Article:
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Deceptive Cartoon in Cleveland Plain Dealer Elicits Negative Response


Update: June 13, 2010

June 3, 2010 – The Cleveland Plain Dealer today published an inflammatory political cartoon by Jeff Darcy that turned truth on its head by portraying those on the Gaza flotilla as innocent peace seekers and demonizing Israel as the culprit responsible for destroying the prospect of peace.

Contrary to Darcy's suggestion, those on the Gaza flotilla were not peace activists seeking co-existence and extending an olive branch. Israeli soldiers came under attack by violent anti-Israel provocateurs whose purpose was to break the blockade and allow the importation of weapons or weapon-making materials to Hamas. The attacks were planned in advance and included live fire on the Israelis. The soldiers were equipped with paintball guns to disperse crowds. They carried sidearms for use in an emergency, and these were used only when they came under attack and feared for their lives. The evidence for this is on tape. (See here)

While political cartoonists are not, of course, bound by literal facts, and are given leeway to express their opinions pictorially, Darcy's image is completely false and deceptive. It does not reflect current events, but propagandist talking points, and is thus less a commentary on politics than one on Darcy's apparent animus toward the Jewish state.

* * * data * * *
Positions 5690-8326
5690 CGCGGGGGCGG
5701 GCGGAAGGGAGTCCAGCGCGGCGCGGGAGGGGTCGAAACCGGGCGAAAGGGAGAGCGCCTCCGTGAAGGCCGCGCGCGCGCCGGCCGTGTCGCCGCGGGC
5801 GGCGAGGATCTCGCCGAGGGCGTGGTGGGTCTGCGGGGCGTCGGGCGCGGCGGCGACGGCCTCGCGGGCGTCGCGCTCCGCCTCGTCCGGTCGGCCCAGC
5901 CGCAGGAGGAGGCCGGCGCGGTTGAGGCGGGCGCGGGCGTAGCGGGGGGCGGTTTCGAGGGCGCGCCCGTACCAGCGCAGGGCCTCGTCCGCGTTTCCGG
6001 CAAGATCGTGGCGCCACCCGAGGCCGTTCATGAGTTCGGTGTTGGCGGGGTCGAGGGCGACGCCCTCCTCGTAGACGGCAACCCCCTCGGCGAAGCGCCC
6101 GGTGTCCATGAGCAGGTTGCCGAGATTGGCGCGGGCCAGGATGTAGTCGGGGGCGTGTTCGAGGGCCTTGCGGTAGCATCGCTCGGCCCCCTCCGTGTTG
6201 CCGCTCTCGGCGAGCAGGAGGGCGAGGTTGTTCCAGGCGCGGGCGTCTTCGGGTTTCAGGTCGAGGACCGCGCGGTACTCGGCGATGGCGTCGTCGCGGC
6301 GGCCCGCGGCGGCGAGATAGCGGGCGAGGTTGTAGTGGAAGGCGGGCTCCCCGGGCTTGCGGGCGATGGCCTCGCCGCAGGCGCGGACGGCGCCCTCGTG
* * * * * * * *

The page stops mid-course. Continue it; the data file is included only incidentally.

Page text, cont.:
Update, June 13, 2010: Cartoon Elicits Sharply Negative Response

CAMERA immediately alerted its Ohio members to this deceptive cartoon. According to the newspaper's ombudsman, the cartoon drew 160 online comments; many passionate letters to the editor, four of which were printed in the June 6th Forum section; and lots of e-mails to Editor Susan Goldberg, Editorial Page Editor Elizabeth Sullivan and others.

Editor Susan Goldberg acknowledged that cartoons "are very powerful weapons. They can convey a message in an instant. They have the most ability to project at a glance, and the least opportunity for subtlety. They grab readers' attention with a quick scan, but they often lack the context and perspective you can put in a story." As a result, the newspaper conceded, "great care must be taken with the volatile images at the cartoonist's disposal." (Read the ombudsman's column here.)


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